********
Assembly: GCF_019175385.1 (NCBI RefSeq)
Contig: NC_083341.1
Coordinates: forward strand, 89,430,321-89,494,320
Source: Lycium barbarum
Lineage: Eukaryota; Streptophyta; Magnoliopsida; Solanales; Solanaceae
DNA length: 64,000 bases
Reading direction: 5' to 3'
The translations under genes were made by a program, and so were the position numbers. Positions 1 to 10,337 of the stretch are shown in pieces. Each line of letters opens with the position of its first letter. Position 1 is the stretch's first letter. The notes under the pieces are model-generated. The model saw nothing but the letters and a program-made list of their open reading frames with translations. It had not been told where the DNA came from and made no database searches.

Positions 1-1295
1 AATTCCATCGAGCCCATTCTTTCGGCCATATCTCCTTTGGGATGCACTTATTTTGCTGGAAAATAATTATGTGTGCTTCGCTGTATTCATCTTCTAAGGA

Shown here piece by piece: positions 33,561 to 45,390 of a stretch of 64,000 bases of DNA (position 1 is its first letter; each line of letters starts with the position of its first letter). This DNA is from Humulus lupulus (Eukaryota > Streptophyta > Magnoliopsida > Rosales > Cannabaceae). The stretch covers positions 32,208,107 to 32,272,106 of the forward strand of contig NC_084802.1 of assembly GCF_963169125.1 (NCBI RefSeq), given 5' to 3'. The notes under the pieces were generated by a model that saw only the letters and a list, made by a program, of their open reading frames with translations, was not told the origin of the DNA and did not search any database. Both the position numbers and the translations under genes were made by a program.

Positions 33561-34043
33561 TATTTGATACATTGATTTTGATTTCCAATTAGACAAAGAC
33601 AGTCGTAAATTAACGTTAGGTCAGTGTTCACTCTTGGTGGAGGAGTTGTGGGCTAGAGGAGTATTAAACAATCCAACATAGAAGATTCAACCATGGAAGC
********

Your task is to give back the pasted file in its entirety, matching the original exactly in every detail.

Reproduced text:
Assembly: GCF_019175385.1 (NCBI RefSeq)
Contig: NC_083341.1
Coordinates: forward strand, 89,430,321-89,494,320
Source: Lycium barbarum
Lineage: Eukaryota; Streptophyta; Magnoliopsida; Solanales; Solanaceae
DNA length: 64,000 bases
Reading direction: 5' to 3'
The translations under genes were made by a program, and so were the position numbers. Positions 1 to 10,337 of the stretch are shown in pieces. Each line of letters opens with the position of its first letter. Position 1 is the stretch's first letter. The notes under the pieces are model-generated. The model saw nothing but the letters and a program-made list of their open reading frames with translations. It had not been told where the DNA came from and made no database searches.

Positions 1-1295
1 AATTCCATCGAGCCCATTCTTTCGGCCATATCTCCTTTGGGATGCACTTATTTTGCTGGAAAATAATTATGTGTGCTTCGCTGTATTCATCTTCTAAGGA

Shown here piece by piece: positions 33,561 to 45,390 of a stretch of 64,000 bases of DNA (position 1 is its first letter; each line of letters starts with the position of its first letter). This DNA is from Humulus lupulus (Eukaryota > Streptophyta > Magnoliopsida > Rosales > Cannabaceae). The stretch covers positions 32,208,107 to 32,272,106 of the forward strand of contig NC_084802.1 of assembly GCF_963169125.1 (NCBI RefSeq), given 5' to 3'. The notes under the pieces were generated by a model that saw only the letters and a list, made by a program, of their open reading frames with translations, was not told the origin of the DNA and did not search any database. Both the position numbers and the translations under genes were made by a program.

Positions 33561-34043
33561 TATTTGATACATTGATTTTGATTTCCAATTAGACAAAGAC
33601 AGTCGTAAATTAACGTTAGGTCAGTGTTCACTCTTGGTGGAGGAGTTGTGGGCTAGAGGAGTATTAAACAATCCAACATAGAAGATTCAACCATGGAAGC